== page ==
Mr. Thompson to Mr. Bayard.
Port au Prince Hayti , August 1, 1888. (Received August 24.)
Sir: The Haytian Government, in order to relieve the victims of the late fires, have passed a law contributing $250,000, payable in four installments, to be distributed according to the loss sustained by each sufferer. I inclose herein, with translation, copy of such law, marked, respectively, A and B.
The soap factory (a concession granted to a British subject, but which has been carried on lately under the supervision of Mr. N. B. Walker, a citizen of the United States and attorney for a certain New York firm) having been totally destroyed, Mr. Walker placed a protest in the hands of the British consul-general, who in turn communicated with the Haytian foreign office.
I had a casual glance at the copy held by Mr. Walker of the reply from the minister of foreign affairs, which, one must admit, in a legal point of view, appears worthy of the most serious attention. Of course the protest was but the forerunner of a claim to be made against this Government, and the reply thereto, although it ignored any allusion to the object of the protest in that light, expressed the surprise of the minister at its reception, and also at certain allegations it contained, as if holding the Government responsible for the loss of property, notwithstanding the efforts of the fire brigade, with the assistance of foreigners and every means possible employed to stop the progress of the flames, which spread with surprising rapidity, owing to the wind that was blowing with great violence toward the sea. It further said that Hayti was an independent country, made so by suffering and blood; [Page 903] that other countries were also harassed some by their commoners, by dynamiters; that a man caught trying to fire a building was immediately taken and shot; it was the work of incendiaries; but during all of that exciting time not a shot was fired against the Government forces; that the Government had through Congress voted a certain amount to be divided among the victims of the disaster, and that the soap factory would be considered exactly as the others, and it appeared to me he meant under no circumstances with any more advantages than the others.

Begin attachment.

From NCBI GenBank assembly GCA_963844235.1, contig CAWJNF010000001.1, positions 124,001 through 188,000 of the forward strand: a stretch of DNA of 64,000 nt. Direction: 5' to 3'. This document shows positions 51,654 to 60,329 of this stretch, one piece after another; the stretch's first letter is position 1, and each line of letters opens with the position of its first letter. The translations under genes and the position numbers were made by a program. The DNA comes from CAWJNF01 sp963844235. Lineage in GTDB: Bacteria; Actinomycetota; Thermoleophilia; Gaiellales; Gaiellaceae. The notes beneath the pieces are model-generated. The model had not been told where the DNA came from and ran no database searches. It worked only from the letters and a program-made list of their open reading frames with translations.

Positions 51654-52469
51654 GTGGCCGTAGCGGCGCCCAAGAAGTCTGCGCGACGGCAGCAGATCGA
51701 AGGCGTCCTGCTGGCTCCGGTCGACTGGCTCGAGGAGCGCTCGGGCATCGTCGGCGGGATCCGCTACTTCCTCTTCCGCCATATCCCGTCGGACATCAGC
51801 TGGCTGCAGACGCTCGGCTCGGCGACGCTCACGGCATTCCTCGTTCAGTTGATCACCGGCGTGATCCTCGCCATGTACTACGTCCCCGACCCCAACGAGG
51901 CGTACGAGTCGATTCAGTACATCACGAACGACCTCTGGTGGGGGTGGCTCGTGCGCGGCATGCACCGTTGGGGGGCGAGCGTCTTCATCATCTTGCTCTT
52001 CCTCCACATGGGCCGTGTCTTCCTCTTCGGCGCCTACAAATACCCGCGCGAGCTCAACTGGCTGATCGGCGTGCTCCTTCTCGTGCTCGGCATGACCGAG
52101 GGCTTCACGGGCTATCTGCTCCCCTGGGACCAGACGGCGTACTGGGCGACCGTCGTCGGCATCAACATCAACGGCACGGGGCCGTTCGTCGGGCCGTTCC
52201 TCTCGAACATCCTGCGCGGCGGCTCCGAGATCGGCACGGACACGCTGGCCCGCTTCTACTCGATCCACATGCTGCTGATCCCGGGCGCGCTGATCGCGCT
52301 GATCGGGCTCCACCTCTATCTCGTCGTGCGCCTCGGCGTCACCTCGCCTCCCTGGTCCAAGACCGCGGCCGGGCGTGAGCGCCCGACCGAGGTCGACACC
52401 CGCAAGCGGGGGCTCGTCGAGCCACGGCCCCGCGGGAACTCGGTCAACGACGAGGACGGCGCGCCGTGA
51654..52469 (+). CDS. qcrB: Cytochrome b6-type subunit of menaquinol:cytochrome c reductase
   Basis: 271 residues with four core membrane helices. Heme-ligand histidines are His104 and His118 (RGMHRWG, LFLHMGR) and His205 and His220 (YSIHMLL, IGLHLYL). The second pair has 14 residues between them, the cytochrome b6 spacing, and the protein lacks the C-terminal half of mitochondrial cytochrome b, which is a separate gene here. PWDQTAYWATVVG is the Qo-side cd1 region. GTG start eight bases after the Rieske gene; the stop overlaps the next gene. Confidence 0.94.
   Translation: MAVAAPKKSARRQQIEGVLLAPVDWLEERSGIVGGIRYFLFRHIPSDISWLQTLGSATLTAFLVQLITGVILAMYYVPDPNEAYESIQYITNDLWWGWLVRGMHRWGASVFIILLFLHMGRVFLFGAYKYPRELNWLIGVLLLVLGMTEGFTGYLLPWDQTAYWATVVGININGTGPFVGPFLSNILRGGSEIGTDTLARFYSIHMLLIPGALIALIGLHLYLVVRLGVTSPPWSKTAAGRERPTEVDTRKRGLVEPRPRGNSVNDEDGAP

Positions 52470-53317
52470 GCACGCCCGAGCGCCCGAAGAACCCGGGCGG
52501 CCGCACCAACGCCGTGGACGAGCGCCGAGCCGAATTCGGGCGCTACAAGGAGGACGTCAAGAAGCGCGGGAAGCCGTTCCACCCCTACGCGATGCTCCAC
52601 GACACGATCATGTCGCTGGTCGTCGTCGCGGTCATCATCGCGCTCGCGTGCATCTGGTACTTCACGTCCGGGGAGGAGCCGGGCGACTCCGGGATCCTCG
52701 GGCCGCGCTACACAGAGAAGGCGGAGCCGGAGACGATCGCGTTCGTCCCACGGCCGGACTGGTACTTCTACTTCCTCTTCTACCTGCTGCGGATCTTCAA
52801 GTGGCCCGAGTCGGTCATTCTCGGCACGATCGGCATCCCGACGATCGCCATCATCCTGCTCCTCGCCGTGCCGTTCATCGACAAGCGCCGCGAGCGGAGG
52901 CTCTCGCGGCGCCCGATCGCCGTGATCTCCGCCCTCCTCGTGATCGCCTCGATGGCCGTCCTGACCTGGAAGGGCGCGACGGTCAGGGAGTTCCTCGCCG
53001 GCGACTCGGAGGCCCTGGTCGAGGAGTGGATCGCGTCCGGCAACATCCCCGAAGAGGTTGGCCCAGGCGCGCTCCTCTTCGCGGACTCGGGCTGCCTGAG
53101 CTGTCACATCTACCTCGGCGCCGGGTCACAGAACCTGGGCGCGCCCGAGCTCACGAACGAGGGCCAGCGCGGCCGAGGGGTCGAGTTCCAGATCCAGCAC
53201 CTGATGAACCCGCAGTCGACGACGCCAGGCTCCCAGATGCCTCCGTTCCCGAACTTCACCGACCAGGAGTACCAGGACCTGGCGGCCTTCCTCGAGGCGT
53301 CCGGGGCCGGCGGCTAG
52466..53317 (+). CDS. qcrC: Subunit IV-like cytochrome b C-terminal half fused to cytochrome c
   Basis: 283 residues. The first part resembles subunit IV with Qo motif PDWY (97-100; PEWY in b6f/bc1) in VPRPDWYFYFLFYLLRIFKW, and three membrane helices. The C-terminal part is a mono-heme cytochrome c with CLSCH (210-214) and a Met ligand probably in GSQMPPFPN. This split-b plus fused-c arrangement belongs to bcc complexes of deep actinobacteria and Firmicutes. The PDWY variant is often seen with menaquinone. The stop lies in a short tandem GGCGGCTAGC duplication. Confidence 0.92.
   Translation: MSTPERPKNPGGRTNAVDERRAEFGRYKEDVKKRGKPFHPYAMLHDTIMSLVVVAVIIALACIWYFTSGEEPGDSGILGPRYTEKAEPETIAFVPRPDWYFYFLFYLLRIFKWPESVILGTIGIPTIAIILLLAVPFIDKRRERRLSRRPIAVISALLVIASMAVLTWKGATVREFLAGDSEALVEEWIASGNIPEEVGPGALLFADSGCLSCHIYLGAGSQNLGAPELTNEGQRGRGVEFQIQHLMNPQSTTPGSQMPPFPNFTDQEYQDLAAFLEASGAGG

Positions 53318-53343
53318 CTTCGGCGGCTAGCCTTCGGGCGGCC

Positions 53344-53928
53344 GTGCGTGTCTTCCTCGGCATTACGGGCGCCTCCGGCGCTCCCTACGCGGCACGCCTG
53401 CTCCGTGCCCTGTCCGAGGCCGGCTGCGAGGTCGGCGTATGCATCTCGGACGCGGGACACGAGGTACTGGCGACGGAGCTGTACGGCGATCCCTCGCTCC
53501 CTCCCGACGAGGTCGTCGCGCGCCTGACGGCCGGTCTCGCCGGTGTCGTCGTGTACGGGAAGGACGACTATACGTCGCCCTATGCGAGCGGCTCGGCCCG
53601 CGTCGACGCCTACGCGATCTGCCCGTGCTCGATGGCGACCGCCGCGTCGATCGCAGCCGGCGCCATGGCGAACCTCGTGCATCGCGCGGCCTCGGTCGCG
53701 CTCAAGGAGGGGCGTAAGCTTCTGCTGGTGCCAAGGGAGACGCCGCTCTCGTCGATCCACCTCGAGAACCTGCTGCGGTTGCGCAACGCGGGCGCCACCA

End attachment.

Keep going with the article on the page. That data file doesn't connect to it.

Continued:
I understand that the representatives of England and France and Spain have informed their compatriots to send to them lists of their losses, preparatory to making claims against the Government. I have particularly abstained from giving any opinion pro or con on the subject of claims in the cases alluded to.
I believe those gentlemen above named hold that the fact of this city being under “martial law” since the 24th of May last renders the authorities liable, no matter by what means a misfortune happened.
I have the honor, etc.,